AAs Marx might have said, a specter haunts the democracies of the world: the specter of technological power. For more than two decades, these democracies slept peacefully as a handful of global corporations gained a stranglehold on the most powerful communications technology since the invention of the printing press. The political earthquakes of 2016 rudely awakened these sleeping giants who suddenly realized that “technology was political”, that irresponsible power was loose in their world, and if they didn’t hold it back, they could find themselves as democracies in name only.
The years following this rude awakening saw a frenzy of legislative and regulatory activity: antitrust lawsuits, bills in the US, EU and UK (among others), congressional and parliamentary investigations , etc. Whether any of this leads to effective restraints on tech power remains to be seen, and this reviewer isn’t holding his breath. The question is not whether tech giants can be mastered: we know they can because Xi Jinping’s regime has held masterclasses in how to do it. The question for us is: can we liberal democracies do it?
All this to explain why by Jamie Susskind big book is a welcome arrival on the scene. Its focus is unexplainable technological power and how it could be tamed. But unlike the many other works that criticize, for example, machine learning technology because of racial or gender bias or its environmental impact, Susskind raises the deeper question of why such powerful discriminatory technologies can be deployed. Why are democracies so intimidated by digital technology that almost anything goes?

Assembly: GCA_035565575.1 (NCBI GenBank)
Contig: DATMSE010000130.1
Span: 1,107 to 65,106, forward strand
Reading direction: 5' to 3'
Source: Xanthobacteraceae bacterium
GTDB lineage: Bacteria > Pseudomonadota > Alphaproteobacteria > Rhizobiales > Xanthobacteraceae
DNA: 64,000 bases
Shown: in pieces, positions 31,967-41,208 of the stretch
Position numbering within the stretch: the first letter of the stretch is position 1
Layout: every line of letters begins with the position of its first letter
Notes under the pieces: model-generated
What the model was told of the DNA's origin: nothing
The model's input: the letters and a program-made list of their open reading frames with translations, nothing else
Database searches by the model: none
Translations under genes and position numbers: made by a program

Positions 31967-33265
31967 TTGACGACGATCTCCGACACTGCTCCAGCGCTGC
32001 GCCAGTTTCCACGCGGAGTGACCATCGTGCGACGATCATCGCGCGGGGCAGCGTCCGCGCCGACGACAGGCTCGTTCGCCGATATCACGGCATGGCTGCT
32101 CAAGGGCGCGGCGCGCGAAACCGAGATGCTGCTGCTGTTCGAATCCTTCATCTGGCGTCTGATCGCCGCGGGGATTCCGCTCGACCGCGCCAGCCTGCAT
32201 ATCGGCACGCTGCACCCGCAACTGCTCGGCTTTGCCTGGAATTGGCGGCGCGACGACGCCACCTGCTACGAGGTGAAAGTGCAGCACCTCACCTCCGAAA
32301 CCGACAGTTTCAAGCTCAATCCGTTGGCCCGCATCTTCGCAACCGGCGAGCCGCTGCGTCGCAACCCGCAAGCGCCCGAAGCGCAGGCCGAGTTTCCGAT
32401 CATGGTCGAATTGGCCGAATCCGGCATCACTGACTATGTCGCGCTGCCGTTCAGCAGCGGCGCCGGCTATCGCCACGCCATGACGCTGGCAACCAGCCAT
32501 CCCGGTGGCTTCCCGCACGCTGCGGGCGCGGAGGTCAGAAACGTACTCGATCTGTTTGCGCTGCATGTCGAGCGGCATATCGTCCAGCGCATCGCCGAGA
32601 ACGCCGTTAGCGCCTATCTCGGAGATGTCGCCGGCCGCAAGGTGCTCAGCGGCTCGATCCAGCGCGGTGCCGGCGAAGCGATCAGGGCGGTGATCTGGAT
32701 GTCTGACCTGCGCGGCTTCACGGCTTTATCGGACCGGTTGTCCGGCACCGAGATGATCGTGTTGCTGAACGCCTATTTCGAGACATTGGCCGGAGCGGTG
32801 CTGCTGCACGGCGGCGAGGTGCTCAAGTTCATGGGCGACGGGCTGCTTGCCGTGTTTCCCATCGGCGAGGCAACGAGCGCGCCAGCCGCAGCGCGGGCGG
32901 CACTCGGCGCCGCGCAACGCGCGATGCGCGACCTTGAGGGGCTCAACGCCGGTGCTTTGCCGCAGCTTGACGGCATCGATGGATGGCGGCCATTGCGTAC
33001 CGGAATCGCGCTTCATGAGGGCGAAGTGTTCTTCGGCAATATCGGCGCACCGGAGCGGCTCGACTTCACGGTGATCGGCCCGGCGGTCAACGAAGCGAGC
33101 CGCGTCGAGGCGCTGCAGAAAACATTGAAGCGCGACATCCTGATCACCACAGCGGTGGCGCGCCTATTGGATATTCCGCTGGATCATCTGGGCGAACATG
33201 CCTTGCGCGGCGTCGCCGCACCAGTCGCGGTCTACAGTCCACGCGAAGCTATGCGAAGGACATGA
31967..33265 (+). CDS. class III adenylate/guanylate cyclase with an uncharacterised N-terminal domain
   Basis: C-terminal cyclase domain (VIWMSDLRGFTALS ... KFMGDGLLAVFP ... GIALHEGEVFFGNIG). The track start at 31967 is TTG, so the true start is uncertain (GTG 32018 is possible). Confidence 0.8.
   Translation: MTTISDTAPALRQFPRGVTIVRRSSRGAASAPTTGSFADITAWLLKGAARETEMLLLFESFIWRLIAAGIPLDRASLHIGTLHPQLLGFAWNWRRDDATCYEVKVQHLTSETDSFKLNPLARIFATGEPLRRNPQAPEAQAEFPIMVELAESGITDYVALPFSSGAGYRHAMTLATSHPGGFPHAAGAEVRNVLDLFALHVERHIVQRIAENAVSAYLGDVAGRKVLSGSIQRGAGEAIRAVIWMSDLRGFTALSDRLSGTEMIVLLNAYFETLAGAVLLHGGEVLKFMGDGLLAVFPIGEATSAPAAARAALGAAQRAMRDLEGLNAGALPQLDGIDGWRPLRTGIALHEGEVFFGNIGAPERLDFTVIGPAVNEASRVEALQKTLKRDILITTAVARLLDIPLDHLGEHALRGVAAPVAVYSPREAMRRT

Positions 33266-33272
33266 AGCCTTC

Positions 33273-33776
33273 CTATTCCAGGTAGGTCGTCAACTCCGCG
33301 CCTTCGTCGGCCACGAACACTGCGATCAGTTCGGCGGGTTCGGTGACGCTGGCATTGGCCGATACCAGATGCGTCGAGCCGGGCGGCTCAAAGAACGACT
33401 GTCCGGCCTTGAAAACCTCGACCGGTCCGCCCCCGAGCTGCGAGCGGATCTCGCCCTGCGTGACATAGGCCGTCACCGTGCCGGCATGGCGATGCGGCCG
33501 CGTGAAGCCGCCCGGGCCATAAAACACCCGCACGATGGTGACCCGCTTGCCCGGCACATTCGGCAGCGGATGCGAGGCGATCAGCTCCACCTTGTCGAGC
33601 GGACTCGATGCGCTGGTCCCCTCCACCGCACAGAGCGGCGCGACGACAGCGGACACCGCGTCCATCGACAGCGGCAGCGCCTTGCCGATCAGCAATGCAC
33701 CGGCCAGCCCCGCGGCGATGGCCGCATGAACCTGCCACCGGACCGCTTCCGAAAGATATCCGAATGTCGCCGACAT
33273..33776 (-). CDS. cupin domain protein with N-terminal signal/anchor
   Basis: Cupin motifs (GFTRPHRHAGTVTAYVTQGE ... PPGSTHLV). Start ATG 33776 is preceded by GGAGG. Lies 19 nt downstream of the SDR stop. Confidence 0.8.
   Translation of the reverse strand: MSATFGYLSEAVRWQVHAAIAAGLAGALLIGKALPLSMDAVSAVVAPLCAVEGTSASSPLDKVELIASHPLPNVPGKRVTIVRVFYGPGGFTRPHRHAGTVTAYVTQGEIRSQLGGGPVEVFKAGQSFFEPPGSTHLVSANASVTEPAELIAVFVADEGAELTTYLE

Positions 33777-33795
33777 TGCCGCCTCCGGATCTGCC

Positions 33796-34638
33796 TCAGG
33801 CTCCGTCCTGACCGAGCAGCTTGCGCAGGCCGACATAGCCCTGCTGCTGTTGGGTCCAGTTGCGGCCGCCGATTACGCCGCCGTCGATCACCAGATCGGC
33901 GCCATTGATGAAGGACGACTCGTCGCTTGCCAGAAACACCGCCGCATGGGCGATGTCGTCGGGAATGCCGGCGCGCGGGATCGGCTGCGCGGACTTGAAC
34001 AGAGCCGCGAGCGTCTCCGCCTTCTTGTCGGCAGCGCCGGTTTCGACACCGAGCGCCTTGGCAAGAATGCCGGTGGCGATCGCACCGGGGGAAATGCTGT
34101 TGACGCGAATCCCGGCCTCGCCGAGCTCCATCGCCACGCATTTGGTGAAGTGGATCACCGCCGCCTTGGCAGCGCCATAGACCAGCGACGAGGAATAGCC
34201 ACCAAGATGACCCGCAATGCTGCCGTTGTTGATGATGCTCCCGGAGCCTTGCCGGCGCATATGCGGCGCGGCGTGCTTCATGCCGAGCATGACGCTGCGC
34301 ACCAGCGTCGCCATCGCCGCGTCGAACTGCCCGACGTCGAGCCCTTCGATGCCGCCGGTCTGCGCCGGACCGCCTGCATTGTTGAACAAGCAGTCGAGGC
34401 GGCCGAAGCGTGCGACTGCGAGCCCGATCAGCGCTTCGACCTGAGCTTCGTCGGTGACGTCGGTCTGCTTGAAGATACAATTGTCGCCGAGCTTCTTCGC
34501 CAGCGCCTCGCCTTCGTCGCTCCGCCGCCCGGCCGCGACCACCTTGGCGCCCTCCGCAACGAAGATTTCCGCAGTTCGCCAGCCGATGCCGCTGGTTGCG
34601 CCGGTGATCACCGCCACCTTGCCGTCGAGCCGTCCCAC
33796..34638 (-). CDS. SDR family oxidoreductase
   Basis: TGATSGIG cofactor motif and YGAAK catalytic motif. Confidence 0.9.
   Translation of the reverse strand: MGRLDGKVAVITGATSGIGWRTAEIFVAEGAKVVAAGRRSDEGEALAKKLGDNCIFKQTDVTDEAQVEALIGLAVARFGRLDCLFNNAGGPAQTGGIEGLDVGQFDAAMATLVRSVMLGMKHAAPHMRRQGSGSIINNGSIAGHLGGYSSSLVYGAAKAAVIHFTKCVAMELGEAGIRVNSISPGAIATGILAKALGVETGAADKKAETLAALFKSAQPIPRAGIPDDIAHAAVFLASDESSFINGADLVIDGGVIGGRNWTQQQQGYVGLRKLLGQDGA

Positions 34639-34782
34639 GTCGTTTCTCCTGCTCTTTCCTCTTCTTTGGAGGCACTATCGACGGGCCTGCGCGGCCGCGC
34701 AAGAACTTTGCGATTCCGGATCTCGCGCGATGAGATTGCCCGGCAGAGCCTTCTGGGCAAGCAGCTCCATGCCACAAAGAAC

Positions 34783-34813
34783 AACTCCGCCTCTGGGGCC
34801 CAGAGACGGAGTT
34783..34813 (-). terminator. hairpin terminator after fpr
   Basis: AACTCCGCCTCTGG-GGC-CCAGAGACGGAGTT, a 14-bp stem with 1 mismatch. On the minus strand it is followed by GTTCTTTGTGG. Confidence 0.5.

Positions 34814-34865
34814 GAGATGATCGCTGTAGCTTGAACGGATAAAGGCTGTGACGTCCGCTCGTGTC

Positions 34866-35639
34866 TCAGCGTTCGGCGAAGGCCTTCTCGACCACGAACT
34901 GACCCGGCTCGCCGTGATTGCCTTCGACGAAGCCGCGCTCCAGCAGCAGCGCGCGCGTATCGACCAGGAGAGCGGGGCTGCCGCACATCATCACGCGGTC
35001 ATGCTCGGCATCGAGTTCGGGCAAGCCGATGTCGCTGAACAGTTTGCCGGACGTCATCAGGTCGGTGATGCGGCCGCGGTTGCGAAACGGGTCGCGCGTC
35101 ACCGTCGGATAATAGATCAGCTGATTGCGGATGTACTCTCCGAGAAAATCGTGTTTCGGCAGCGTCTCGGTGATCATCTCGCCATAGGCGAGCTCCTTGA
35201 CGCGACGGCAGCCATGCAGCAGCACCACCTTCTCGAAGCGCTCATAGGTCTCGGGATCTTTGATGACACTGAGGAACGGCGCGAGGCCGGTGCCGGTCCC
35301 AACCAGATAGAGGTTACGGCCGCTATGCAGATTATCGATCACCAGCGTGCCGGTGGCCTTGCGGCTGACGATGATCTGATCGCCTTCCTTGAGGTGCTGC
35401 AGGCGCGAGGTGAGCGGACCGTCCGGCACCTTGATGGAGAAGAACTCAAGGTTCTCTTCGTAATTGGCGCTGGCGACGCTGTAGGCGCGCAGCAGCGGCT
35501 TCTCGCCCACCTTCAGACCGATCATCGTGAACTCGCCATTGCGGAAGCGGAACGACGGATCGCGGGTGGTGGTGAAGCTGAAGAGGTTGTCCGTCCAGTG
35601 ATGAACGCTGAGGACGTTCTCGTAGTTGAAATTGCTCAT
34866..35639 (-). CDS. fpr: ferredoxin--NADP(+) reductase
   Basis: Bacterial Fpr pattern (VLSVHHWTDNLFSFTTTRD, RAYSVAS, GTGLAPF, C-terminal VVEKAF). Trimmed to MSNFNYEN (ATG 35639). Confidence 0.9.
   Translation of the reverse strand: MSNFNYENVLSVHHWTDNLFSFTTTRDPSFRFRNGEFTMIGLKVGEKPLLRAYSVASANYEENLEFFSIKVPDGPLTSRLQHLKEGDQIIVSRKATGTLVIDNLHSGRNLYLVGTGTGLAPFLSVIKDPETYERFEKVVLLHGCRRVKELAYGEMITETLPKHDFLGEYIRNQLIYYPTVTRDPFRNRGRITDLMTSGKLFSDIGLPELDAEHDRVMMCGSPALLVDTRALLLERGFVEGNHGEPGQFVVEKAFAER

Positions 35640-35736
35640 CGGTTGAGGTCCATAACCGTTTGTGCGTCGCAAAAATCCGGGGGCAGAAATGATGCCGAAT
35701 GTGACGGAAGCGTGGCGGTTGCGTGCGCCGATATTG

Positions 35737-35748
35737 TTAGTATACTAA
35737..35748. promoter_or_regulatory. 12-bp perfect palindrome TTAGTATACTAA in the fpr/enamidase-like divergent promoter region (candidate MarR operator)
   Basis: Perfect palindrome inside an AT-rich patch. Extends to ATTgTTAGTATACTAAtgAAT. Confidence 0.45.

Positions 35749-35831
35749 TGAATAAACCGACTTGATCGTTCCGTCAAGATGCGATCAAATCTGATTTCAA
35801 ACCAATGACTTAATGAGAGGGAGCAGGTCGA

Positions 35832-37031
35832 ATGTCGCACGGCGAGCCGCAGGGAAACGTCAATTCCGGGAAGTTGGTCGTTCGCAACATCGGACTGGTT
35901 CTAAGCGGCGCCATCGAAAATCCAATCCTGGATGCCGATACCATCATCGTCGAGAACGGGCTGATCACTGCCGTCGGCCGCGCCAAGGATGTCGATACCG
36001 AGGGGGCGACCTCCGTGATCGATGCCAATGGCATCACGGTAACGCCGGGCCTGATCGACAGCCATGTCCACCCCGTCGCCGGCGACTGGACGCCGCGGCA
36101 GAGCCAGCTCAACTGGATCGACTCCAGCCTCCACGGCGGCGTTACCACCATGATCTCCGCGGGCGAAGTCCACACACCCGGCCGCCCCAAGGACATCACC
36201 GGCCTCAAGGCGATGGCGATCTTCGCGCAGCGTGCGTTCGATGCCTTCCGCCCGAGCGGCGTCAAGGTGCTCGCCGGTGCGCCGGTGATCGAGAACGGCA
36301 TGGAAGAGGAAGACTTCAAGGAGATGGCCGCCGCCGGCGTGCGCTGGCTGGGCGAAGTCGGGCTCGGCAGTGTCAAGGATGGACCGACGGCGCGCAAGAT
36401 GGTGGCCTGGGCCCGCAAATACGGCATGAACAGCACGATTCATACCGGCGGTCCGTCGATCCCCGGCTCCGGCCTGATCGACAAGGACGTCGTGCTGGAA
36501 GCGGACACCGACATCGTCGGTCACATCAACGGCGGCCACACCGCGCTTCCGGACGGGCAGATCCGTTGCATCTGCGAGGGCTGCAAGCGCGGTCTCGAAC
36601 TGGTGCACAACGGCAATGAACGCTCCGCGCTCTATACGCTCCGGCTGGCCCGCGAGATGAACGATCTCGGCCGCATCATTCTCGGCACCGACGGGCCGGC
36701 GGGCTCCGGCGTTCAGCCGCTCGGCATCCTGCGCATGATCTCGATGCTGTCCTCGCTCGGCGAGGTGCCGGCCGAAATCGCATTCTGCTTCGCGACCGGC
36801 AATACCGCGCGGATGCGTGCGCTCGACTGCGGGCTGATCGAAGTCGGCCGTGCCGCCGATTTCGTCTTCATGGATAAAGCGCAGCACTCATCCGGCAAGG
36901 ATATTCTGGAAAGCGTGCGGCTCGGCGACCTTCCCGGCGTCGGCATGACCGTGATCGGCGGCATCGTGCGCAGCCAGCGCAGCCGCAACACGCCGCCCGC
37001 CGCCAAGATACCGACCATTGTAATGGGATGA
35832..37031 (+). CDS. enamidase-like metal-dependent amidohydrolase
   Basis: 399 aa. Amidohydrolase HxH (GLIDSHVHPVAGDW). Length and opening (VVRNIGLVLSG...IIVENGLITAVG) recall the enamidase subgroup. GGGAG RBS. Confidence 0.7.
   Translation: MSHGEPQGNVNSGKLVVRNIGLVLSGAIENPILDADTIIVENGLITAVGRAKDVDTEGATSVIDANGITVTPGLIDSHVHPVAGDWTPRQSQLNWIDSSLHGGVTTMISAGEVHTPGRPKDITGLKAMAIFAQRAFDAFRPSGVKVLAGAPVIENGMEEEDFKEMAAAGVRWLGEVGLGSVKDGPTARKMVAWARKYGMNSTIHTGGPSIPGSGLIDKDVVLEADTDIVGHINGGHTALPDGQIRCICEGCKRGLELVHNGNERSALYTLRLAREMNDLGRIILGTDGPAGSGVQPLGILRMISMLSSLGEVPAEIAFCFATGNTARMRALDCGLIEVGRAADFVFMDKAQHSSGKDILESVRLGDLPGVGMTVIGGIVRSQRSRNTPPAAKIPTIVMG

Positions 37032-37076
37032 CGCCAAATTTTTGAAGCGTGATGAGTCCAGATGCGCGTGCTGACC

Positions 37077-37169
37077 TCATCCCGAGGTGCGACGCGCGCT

He is struck, for example, by the way Joe Biden, when he was running for president, “started a petition ask Facebook to stop “paid misinformation” from influencing the election,” while on Capitol Hill, Speaker of the House of Representatives Nancy Pelosi “plaintively asked advertisers to tell tech companies to curtail misinformation online.”
How did we get here – where public servants must advocate with businesses to protect the integrity of the democratic system? The answer is that for 50 years, liberal democracies have built a political system where the interests of corporations are systematically prioritized over those of citizens. The result is a world in which technology companies are allowed to exercise their “creative destruction” while government and civil society are expected to clean up the wreckage, much like those Indian servants of the Raj who plodded after ceremonial elephants swept up their dung.
The name Susskind gives to this servile mindset is “market individualism”, an ideology that sees society “as the product of a great contractual market between each of its members, a vehicle for the pursuit of individual advantage, without an overall pursuit of the common good”. This is what I would call neoliberalism, in the sense that Gary Gerstle uses it in his new book, The rise and fall of the neoliberal orderand Susskind no doubt had his own reasons for avoiding such an incendiary term.